One of my all-time favorite train stories is of the Berkshire class Lima 2-8-4 steam locomotive, #1225. The engine was built by the Lima Locomotive Company in Lima, Ohio and rolled out of the factory in November, 1941. It was built as one of twelve locos ordered by the Pere Marquette Railroad. The beautiful locomotive and tender carried 22,000 gallons of water and 22 tons of coal. (“Images of Rail Pere Marquette 1225” T.J. Gaffney and Dean Pyers for the Steam Railroading Institute, Arcadia Publishing, pp 22, 28-29.)
Many Berkshire-type locomotives were in service on the Pere Marquette Railroad and carried freight between Chicago, Grand Rapids, Detroit, and north to Saginaw, Michigan. In Grand Blanc, there is a railroad bridge still in use on the Grand Trunk/Canadian National Railroad. On the side of the bridge there is a large rusted steel plate where, if one looks closely, the name “Pere Marquette Railroad” can still be seen.
Steam locomotives carried war material throughout the United States during World War II. Soon after the war was over, diesel locomotives began replacing steam. “Although they had been expected to last for 50 years, the 39 locomotives of the three Pere Marquette Berkshire classes were retired after only 7-14 years of service. Most spent the 1950s forlorn and rusting in isolated yards in western Michigan, waiting for the inevitable scrapper’s torch.” (Gaffney/Pyers, p. 35)
In 1957, the 1225 was spared from being dismantled and sold for scrap by Michigan State University. The president of the Chesapeake and Ohio Railroad, which had acquired the Pere Marquette, contacted MSU and suggested one of the Berkshire locomotives be given to the university engineering deparment as a teaching tool. The 1225 was taken from the end of the scrap line and towed to MSU. (Gaffney/Pyers, p. 67). The MSU Railroad Club worked on the locomotive for many years. Finally, in October of 1975, the 1225 was fired for the first time in 24 years. (Gaffney/Pyers, p. 83)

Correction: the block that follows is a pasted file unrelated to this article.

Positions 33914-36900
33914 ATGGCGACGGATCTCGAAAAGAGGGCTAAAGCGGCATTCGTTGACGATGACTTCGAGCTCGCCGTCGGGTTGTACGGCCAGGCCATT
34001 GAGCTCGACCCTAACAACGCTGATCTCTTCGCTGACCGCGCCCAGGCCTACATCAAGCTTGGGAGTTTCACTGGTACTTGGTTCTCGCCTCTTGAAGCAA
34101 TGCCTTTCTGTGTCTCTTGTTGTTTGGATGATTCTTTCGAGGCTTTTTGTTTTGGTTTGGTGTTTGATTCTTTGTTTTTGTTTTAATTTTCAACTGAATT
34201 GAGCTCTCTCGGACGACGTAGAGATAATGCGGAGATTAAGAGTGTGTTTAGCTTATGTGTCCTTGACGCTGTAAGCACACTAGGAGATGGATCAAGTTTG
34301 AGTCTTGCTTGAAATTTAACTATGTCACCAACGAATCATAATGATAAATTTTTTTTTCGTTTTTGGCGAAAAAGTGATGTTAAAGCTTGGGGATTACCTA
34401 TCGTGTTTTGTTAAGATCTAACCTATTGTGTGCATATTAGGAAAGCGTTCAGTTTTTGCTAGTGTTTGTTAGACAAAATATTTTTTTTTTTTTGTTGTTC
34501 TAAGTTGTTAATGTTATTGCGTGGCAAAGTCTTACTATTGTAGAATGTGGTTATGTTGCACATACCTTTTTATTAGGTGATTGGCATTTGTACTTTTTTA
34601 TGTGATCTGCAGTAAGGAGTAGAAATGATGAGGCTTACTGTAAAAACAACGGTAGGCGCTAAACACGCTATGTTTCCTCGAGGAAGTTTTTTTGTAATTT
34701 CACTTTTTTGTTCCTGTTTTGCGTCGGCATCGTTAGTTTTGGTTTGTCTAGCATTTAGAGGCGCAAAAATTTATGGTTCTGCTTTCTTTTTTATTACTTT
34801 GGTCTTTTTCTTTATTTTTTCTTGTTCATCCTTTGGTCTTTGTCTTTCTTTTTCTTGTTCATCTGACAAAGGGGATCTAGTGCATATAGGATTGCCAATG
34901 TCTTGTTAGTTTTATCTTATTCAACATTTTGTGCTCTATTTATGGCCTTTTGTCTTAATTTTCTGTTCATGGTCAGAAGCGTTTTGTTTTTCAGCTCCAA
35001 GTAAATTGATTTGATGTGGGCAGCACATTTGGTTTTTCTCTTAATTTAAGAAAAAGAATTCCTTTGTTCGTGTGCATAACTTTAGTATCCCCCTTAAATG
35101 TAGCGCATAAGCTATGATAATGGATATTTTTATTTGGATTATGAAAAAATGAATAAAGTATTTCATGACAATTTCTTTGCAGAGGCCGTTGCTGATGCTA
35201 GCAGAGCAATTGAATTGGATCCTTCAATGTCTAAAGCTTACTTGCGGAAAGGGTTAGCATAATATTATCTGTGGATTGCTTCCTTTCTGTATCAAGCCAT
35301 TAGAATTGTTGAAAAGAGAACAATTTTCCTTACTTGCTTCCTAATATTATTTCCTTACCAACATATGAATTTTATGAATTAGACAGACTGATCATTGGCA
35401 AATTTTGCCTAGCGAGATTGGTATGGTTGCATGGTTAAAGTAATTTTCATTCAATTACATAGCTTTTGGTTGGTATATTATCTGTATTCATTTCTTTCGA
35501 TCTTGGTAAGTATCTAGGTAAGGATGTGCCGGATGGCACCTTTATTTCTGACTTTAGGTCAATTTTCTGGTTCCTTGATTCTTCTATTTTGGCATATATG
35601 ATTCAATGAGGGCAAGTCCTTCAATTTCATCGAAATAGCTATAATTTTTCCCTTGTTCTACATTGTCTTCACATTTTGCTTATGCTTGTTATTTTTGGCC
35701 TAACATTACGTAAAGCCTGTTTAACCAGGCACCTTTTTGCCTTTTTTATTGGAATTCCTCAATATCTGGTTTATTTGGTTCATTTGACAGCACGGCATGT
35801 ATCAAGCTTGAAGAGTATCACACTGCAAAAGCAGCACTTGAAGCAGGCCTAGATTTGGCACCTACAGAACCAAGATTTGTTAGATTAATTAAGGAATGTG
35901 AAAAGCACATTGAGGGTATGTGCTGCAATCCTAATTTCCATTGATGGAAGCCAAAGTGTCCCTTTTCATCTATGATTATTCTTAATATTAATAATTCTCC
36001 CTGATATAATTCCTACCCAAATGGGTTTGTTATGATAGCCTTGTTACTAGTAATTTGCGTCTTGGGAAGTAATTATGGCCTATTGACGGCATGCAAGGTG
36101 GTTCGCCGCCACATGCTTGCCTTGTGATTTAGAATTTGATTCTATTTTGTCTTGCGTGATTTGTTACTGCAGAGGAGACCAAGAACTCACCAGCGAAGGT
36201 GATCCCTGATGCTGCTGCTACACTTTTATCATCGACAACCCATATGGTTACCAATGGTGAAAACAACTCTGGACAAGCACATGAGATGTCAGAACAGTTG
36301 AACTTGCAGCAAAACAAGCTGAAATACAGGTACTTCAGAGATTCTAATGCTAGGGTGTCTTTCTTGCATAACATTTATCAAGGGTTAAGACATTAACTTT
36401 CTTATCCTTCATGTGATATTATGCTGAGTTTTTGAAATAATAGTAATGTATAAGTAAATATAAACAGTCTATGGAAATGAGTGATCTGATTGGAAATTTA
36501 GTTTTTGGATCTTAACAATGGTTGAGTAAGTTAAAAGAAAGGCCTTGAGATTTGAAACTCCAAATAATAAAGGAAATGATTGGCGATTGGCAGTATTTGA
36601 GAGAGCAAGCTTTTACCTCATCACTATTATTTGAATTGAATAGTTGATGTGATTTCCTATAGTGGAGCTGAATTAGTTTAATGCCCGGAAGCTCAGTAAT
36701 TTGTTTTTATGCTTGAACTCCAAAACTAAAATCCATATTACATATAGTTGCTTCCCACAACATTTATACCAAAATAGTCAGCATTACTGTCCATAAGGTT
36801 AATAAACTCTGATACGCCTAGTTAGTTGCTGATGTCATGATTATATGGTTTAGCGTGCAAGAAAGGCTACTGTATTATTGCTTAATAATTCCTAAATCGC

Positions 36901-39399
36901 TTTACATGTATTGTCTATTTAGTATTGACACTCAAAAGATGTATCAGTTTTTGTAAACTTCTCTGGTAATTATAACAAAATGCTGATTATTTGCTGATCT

In 1976, work by the MSU Railroad Club ended with the donation of the locomotive to the Michigan State Trust for Railway Preservation. Track was added to the short segment of rail holding the locomotive to connect with an active rail line. In February of 1983, the 1225 was towed to the old Ann Arbor Railroad complex in Owosso, Michigan. After another two years of hard work by volunteers of the MSTRP, the 1225 moved under its own power for the first time since it was left at the scrap yard. (Gaffney/Pyers, p.91)
Over several years, the 1225 pulled trains filled with steam locomotive enthusiasts on trips across the State of Michigan and beyond. “Trips to the North Pole” offered forty-minute rides to Chesaning, Michigan during the Christmas season. In 2004, Warner Brothers came to Owosso to record audio of the 1225 under operation for use in the new animated film, “The Polar Express,” starring Tom Hanks. Since then, the 1225 has been incredibly popular, offering trips on the Polar Express to Ashley, Michigan, also known as Christmas Town.
If you’re a Coffee State of Mind reader, you know about my love of trains. Model railroading has been a part of my life for over sixty years. I have spent years building HO scale railroads and am just as excited about trains now as I was at the beginning. There is nothing, however, in model railroading that comes close to the thrill of watching a live steam locomotive like the Berkshire 1225. We are fortunate to live within an hour’s drive of the Steam Railroading Institute, in Owosso, Michigan, where the 1225 lives.
We have been privileged to ride the Polar Express train twice. A few weeks ago, I drove to Owosso just to chase and film the 1225 at the Steam Railroading Institute and as it chugged to Christmas Town. I was not surprised to see lots of people standing around taking photos of the amazing locomotive. I waited on the siding by the 1225 and took lots of pictures. I stood across Washington Street as the train pulled out of the station. When the engine passed I was swallowed by smoke and got soot in my eyes. I laughed as I rubbed my eyes and ran for the car.
I had previously mapped out my trip, marking all of the places where the 1225 rails would intersect the road. I soon discovered many people were doing the same thing and a caravan of vehicles left the scene each time the engine passed.
I love watching trains. I am never disappointed when I have to wait at crossing gates for a train to pass. Watching the 1225 with it’s incredible power, steam and smoke exploding into the sky, makes me love trains even more. I think I was born at least ten years too late. I would love to have seen these giants pulling freight and passengers across fields and through towns. I know I’m not alone in my love for the 1225 and all other operating steam locomotives. More and more locos are being restored by clubs across the nation. It’s a love and fascination that is passing on to younger train enthusiasts.